The work is simple, dry, large-scale, wheel-thrown – or thrown and altered – from locally-dug stoneware clay. There is little surface design, with an emphasis instead on form and on the use of slips, stains, and the reduction firing process to achieve deep-seeming surfaces. Time is an important element in the work – the pots are inspired by very old pots made for use, and often look old themselves. A goal is to evoke the feeling of time – the sense of passage from one time to another.
Another source of inspiration is the vast empty Northern New Mexico landscape, where much of the clays and glaze materials for the work originate. The restrained warm color, the bigness of form, and the presence of the distant past – all these elements appear both in the pots and in the landscape where the pots are created.
-- Theo Helmstadter
I graduated from Oberlin College with a BA in philosophy and French. Working as an outdoor educator and classroom English teacher, I pursued apprenticeships to working potters. As a teenager I had worked in a metal shop and knew that learning to use tools and to pursue mastery of creative materials was a goal – one I would be better off pursuing through the work itself, and over time.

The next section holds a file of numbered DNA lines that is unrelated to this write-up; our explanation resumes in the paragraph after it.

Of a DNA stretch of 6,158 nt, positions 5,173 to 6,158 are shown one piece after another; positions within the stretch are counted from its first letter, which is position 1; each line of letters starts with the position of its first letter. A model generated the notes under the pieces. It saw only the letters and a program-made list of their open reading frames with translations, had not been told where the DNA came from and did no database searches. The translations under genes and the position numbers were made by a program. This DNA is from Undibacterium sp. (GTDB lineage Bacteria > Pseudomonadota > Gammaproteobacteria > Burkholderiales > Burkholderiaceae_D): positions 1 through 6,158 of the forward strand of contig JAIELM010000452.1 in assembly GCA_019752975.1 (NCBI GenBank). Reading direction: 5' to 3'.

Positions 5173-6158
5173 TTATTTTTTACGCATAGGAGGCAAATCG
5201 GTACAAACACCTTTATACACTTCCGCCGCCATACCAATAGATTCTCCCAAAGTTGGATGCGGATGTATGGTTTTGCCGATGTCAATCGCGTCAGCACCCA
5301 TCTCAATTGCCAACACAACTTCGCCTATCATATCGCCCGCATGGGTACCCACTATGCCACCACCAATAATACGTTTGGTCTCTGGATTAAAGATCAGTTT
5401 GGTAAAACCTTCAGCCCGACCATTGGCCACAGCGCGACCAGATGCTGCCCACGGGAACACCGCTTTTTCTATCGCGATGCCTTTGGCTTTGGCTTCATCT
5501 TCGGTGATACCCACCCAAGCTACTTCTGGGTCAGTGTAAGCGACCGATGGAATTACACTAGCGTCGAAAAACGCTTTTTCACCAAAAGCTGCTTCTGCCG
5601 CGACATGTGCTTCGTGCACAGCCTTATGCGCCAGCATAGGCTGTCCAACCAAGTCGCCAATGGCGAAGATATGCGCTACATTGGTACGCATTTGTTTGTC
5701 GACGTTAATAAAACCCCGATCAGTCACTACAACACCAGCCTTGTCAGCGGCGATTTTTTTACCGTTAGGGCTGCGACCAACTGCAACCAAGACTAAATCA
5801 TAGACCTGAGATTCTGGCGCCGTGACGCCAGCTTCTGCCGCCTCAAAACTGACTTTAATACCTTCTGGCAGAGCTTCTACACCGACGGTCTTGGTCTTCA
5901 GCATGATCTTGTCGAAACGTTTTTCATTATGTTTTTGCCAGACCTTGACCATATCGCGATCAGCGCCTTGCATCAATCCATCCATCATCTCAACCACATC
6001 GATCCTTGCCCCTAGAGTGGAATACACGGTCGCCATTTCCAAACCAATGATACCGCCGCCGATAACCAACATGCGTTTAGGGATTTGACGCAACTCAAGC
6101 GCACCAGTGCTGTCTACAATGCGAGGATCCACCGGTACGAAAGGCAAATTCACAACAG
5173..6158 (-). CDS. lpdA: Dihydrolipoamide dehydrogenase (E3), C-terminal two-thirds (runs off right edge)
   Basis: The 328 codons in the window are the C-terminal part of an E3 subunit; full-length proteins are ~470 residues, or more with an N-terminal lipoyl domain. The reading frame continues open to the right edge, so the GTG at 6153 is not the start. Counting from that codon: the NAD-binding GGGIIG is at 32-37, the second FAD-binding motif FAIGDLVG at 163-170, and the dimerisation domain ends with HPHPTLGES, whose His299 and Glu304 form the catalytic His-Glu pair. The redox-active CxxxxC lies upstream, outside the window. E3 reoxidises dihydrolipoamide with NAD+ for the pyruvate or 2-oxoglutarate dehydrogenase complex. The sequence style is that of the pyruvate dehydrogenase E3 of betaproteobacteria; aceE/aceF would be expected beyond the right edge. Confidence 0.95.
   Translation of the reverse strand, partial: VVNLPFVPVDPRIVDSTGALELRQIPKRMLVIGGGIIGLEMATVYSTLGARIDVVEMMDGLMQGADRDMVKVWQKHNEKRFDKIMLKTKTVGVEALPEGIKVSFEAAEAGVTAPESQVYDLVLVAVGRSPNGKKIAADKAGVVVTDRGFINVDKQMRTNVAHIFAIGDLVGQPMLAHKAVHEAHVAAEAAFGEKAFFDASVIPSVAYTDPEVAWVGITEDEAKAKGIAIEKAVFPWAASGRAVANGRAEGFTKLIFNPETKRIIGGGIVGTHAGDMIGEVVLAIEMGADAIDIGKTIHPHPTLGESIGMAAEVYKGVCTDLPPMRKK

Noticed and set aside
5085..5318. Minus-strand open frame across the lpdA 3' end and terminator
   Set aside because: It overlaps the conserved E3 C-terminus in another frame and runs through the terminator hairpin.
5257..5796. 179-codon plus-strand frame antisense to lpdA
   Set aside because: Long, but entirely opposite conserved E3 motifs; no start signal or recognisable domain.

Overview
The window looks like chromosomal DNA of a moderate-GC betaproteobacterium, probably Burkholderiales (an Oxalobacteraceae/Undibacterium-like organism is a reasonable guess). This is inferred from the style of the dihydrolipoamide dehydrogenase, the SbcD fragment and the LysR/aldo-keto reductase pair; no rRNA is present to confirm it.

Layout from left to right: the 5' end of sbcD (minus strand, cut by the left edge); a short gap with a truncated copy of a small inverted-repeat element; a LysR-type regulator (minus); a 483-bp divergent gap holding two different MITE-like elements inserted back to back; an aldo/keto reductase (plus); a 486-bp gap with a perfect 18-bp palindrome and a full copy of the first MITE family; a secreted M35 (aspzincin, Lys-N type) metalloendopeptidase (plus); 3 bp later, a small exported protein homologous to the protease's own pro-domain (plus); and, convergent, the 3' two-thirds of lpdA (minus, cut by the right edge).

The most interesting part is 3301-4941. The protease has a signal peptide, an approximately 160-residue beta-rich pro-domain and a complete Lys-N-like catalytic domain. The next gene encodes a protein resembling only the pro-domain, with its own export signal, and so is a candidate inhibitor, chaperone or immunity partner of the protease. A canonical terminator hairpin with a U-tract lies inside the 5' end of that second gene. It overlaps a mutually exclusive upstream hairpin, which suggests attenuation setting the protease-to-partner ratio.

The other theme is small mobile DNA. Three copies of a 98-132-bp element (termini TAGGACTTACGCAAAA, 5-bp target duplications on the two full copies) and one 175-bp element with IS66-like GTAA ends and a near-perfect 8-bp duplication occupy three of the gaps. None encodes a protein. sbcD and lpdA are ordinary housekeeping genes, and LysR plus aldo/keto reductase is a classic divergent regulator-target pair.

As with any artist, my work is an on-going experiment, an attempt to learn on the fly, a reach into the unknown. In 1998 I built my first kiln, began prospecting for nearby clays, and started my studio. It has been my full-time endeavor for the last fifteen years. I maintain an active journal and blog about creative life in the clay studio, occasionally contributing to Studio Potter and other publications. I teach advanced wheel throwing at Santa Fe Clay when time allows, and teach individual sessions as well as workshops in my own studio.
— Theo Helmstadter